Tony Blair, international superstar, has jetted into London to deliver the inaugural Philip Gould Memorial Lecture at Progress, a think tank.
The speech would have enraged the likes of Len McCluskey, in the unlikely event that he listened to it.
Blair trotted out all the pleasing soundbites of the past. The ‘third way’ was, he said, ‘a hard-headed examination of the world as it really is.’ Progressive politics was ‘not a cast of policy but a cast of mind. It’s not a programme but a philosophy. It’s not time limited but perpetual.’ The audience drank of these comfy platitudes and were nourished.
Mr S, meanwhile, wondered what Ed Miliband, who has flown to America in pursuit of a photo-op with Barack Obama, made of it all. Blair’s words seemed to be infused with notes of criticism. He said that the financial crisis does not mean that the whole private sector is ‘contaminated’; the march of time and technology continues. ‘No political philosophy today will achieve support unless it focusses on individual empowerment, not collective control,’ he said. The left should ‘relax’ about a ‘certain convergence of thinking with the centre-right’. (If only the Prime Minister had the conviction to say this!)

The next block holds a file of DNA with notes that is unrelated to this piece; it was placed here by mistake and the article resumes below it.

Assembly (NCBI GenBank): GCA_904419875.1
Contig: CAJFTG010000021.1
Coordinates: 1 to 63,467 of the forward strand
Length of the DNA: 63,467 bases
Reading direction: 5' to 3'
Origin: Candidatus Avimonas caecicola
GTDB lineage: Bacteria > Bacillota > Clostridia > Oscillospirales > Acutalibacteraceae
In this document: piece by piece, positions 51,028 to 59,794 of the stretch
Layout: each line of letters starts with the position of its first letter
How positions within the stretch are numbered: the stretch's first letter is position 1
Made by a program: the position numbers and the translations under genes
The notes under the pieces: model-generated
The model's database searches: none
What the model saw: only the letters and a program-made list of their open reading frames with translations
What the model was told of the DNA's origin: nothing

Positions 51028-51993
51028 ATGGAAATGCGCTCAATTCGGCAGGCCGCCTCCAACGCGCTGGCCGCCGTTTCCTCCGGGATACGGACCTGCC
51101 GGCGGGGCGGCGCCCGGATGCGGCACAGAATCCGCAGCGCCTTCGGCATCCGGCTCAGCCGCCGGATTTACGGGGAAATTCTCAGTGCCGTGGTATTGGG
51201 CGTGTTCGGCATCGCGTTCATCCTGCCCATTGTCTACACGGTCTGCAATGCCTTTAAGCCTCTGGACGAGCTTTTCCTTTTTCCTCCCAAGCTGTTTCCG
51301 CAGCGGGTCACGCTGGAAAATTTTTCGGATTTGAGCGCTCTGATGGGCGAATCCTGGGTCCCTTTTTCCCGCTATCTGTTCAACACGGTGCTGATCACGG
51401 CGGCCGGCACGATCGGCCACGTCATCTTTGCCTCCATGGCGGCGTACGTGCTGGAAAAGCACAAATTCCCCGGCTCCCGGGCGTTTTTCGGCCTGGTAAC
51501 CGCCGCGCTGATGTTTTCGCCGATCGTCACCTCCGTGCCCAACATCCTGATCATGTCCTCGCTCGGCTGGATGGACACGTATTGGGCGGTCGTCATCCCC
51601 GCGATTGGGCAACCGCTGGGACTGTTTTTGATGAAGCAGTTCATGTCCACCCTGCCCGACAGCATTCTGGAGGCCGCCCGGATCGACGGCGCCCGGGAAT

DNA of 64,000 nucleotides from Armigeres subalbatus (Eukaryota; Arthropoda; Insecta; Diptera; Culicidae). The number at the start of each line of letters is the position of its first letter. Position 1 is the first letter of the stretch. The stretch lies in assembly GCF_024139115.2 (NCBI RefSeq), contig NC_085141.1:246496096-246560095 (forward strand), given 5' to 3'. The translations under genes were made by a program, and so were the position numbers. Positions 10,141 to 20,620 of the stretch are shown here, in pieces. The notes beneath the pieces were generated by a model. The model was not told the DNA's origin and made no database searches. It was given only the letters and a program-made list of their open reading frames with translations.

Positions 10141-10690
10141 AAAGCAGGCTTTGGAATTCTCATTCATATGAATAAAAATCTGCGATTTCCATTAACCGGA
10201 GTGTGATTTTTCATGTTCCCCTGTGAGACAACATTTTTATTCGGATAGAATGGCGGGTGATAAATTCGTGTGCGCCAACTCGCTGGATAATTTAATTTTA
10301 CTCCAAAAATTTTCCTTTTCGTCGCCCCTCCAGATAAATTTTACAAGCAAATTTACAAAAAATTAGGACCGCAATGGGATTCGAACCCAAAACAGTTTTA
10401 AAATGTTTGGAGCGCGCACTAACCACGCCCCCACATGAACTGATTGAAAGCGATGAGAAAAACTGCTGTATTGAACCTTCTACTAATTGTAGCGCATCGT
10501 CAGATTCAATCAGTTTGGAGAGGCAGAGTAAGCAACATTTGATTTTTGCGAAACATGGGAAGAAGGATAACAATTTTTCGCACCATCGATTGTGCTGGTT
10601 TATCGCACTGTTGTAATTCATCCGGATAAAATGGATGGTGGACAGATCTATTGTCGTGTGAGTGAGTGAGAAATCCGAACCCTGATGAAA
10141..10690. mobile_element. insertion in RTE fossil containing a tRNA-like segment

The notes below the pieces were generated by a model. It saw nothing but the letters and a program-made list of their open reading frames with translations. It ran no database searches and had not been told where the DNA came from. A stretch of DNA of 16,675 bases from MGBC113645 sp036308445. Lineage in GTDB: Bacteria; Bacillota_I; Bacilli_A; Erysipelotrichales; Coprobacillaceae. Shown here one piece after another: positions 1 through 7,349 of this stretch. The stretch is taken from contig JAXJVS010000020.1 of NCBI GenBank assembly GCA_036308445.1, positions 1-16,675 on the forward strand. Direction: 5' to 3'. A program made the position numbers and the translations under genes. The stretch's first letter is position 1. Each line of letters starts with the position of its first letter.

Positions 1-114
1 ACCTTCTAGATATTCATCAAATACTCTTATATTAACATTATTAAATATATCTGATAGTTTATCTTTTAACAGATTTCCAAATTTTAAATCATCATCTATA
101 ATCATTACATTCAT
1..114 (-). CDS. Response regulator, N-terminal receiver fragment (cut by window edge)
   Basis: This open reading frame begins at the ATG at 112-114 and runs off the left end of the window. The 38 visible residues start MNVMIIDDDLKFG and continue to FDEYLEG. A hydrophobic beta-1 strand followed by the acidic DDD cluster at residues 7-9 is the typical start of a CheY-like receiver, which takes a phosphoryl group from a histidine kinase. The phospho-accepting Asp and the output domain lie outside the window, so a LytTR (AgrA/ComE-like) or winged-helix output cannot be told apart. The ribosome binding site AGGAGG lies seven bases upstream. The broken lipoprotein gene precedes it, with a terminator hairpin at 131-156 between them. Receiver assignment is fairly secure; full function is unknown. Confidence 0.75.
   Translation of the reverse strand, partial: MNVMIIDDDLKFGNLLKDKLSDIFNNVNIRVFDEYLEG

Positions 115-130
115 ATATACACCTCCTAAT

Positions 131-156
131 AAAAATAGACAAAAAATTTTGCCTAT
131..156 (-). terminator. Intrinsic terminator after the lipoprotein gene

Blair, winner of three elections, reminded the audience: ‘I only ever want Labour to win.’ One would have thought that the sentiment went without saying. Not in the Labour Party.
Subscribe to The Spectator today for a quality of argument not found in any other publication. Get more Spectator for less – just £12 for 12 issues.